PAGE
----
In alchemy, the term chrysopoeia (Greek: χρυσοποιία) means transmutation into gold (from the Greek χρυσός khrusos, "gold," and ποιεῖν poiēin, "to make"). It is symbolically used to indicate the creation of the philosopher's stone and the completion of the Great Work.
The word was used in the title of an alchemical papyrus, the Chrysopoeia of Cleopatra, which was written in the first centuries of the Christian era. The papyrus features the idea of "one the all" (Greek: εν το παν), a concept that is related to ouroboros and to hermetic wisdom. Stephen of Alexandria wrote a De Chrysopoeia. Chrysopoeia is also a 1515 poem by Giovanni Augurello.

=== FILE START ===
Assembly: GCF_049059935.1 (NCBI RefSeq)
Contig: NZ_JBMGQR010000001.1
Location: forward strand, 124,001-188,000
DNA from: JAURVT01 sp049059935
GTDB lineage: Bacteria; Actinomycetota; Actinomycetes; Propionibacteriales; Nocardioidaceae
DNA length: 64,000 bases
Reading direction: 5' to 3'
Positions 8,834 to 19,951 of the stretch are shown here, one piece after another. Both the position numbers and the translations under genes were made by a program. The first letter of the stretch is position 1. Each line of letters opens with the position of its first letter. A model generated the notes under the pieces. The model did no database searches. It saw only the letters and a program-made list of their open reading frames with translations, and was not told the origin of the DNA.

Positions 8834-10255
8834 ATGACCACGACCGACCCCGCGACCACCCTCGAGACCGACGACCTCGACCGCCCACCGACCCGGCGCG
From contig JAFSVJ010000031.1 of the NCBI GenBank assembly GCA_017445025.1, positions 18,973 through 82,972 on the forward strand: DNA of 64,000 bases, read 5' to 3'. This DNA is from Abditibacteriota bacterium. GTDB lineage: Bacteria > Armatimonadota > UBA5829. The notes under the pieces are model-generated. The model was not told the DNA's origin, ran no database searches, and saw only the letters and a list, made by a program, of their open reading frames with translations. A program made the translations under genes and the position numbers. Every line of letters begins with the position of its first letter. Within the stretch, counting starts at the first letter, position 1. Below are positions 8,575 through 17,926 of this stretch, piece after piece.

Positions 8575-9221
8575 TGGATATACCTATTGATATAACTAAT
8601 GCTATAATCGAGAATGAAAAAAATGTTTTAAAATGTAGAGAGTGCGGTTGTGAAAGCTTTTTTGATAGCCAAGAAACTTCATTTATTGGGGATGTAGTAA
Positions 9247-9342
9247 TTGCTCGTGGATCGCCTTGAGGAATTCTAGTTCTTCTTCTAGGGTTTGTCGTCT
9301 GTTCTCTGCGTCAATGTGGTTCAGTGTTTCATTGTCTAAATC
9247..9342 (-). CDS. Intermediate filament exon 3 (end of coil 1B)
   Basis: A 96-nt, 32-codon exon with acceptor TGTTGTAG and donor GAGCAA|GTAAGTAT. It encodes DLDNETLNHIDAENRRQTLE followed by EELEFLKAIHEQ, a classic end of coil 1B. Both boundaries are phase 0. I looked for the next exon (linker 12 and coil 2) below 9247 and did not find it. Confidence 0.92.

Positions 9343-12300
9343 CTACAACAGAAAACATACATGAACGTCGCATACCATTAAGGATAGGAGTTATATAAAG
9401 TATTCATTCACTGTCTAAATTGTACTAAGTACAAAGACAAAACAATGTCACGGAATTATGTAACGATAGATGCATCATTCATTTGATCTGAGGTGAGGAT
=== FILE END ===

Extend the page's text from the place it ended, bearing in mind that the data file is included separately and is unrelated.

Chrysopoeia is also mentioned in the fairy tale Rumpelstilskin, where the character of the same name can spin straw into gold.
Nuclear reactors and particle accelerators have made chrysopoeia possible, and isotopes of gold can be synthesized from platinum and mercury by neutron bombardment. However, the cost of synthesizing gold is much higher than of market gold.
- Stanton J. Linden. The alchemy reader: from Hermes Trismegistus to Isaac Newton. 2003. p.54